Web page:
Find My Programme HR programme portfolio
Within the portfolio of Find My Programme we offer online post-graduate certificates, post-graduate diplomas and master degree level programmes delivered by two institutions Essex Online and Liverpool University Online.
- MSc International Human Resource Management delivered by Essex Online focuses first on studying the theory and then moving towards the practice of human resource management in the context of a global economy. Students are encouraged to explore a number of key HR topics including: strategic human resource development and learning and talent development practices and policies, the management of diversity and inclusion in national and international contexts and their influence on shaping diversity of policies and practices within organisations, the significance of leadership and management development.
- Similarly, to Essex Online, the University of Liverpool in its Master’s in International Human Resource Management focuses on developing key HR skills and well as core business competencies such as finance and data analysis, managing change and conflict, becoming a leader, and performance management. The programme focuses on the international dimension and implications of human resource management practices and their impact on business functions, including the complexities of managing people across multiple countries, legislative frameworks and cultures.
- Among shorter, one-year long, courses there is Niagara College Toronto offering a graduate certificate in Human Resource Management. Full details can be found here.
Careers in HR
In principle, there are two pathways to choose from while following a career in HR: the general and the specialist pathway. The choice depends on two factors personal preferences and the nature, size and scope of the organization one is working for.
As the generalist you may expect to be involved in various day-to-day responsibilities including hiring new employees, working on compensation and benefits, providing training, administering policies, maintaining procedures, etc. These responsibilities may vary depending on the needs of the company and its current situation. Therefore, for someone who enjoys the variety and switching tasks (e.g. dealing one day with onboarding new employees and the other day with solving workplace disputes, or evaluations) this can be the right career choice (indeed.com).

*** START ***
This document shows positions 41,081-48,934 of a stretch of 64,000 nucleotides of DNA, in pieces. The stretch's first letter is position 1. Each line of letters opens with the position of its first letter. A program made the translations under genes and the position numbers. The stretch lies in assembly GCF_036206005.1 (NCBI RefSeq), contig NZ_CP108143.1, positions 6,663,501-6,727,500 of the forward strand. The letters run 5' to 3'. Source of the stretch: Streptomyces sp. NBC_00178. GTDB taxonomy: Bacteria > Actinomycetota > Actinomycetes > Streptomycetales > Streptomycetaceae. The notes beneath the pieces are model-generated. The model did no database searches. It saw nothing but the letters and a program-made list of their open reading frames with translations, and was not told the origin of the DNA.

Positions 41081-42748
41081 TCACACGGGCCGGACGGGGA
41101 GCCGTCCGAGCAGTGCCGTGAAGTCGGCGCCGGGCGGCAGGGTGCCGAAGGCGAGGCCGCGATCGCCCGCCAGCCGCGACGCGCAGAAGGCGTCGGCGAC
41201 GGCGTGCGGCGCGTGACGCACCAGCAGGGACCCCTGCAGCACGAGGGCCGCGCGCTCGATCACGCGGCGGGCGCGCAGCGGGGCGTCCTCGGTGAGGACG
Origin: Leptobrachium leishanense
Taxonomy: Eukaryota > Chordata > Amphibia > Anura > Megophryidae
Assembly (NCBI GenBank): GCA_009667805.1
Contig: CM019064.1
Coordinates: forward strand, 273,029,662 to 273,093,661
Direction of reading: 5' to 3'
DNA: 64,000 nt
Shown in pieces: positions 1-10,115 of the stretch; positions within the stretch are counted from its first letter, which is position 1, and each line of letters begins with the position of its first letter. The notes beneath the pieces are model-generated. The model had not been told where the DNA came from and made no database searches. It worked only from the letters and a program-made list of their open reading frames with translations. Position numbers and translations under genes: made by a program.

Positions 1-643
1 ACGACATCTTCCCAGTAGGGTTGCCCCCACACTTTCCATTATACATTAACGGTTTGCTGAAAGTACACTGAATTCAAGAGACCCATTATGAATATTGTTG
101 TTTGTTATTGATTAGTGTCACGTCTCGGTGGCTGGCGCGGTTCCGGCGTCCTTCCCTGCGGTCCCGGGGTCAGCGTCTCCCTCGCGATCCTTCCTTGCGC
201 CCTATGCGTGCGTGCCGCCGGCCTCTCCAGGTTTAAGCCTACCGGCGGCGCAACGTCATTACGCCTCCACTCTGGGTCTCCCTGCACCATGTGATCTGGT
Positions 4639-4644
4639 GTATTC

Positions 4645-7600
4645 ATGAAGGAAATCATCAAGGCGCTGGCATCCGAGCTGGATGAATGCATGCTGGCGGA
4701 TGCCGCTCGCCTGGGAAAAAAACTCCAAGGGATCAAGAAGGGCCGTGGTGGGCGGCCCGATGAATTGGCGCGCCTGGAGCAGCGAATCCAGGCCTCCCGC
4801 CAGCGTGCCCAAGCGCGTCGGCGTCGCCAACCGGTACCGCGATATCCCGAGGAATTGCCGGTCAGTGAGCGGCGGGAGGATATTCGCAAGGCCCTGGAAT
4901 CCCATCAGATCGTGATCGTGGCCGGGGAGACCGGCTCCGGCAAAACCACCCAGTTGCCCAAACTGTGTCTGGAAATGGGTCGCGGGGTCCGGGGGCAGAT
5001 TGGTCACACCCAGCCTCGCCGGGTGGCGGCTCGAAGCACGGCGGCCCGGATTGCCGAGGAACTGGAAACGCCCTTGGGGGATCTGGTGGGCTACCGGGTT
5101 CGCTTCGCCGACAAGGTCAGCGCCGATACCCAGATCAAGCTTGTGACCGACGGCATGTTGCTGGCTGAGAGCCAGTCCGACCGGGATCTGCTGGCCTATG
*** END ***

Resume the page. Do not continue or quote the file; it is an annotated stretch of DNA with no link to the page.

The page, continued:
The Specialist role was created as a response to the growing need for HR specialists with particular technical knowledge and skills in specific areas of human resource management. Contrary to the generalist, the specialist is trained to work in a particular area of human resources, like benefits administration, training and development, risk management or recruitment. This is a perfect choice for an individual who prefers to stay more focused on a specific set of responsibilities (indeed.com).
The growing demand for HR generates more and more interest in this area of studies, and the fact that through recent years HR role and importance grew to the extent it is considered essential for organization development and staff retention, HR programmes are among the most popular study direction. The growing demand for a workforce, less restricted job market, ability to work remotely, ease to move countries, and determination to hire accurate talent and manage it well, create a strong need for HR professionals skilled to be able to handle it and mark its contribution to the success of organizations.
Indeed Editorial Team (2021) ‘HR Specialist vs. HR Generalist: What's the Difference?’ (With FAQs). Available on: https://www.indeed.com/career-advice/finding-a-job/hr-specialist-vs-hr-generalist (Accessed: 28 November 2022).
Mauer, R. (2019) ‘HR Manager Is One of the Most Promising Careers’. Available on: https://www.shrm.org/resourcesandtools/hr-topics/organizational-and-employee-
development/pages/hr-manager-is-one-of-the-most-promising-careers.aspx (Accessed 29 November 2022).
Shrm.org (2022) ‘Preparing for a Career in HR’, Available on: https://www.shrm.org/resourcesandtools/tools-and-samples/toolkits/pages/preparing-for-a-career-in-hr.aspx (Accessed 29 November 2022).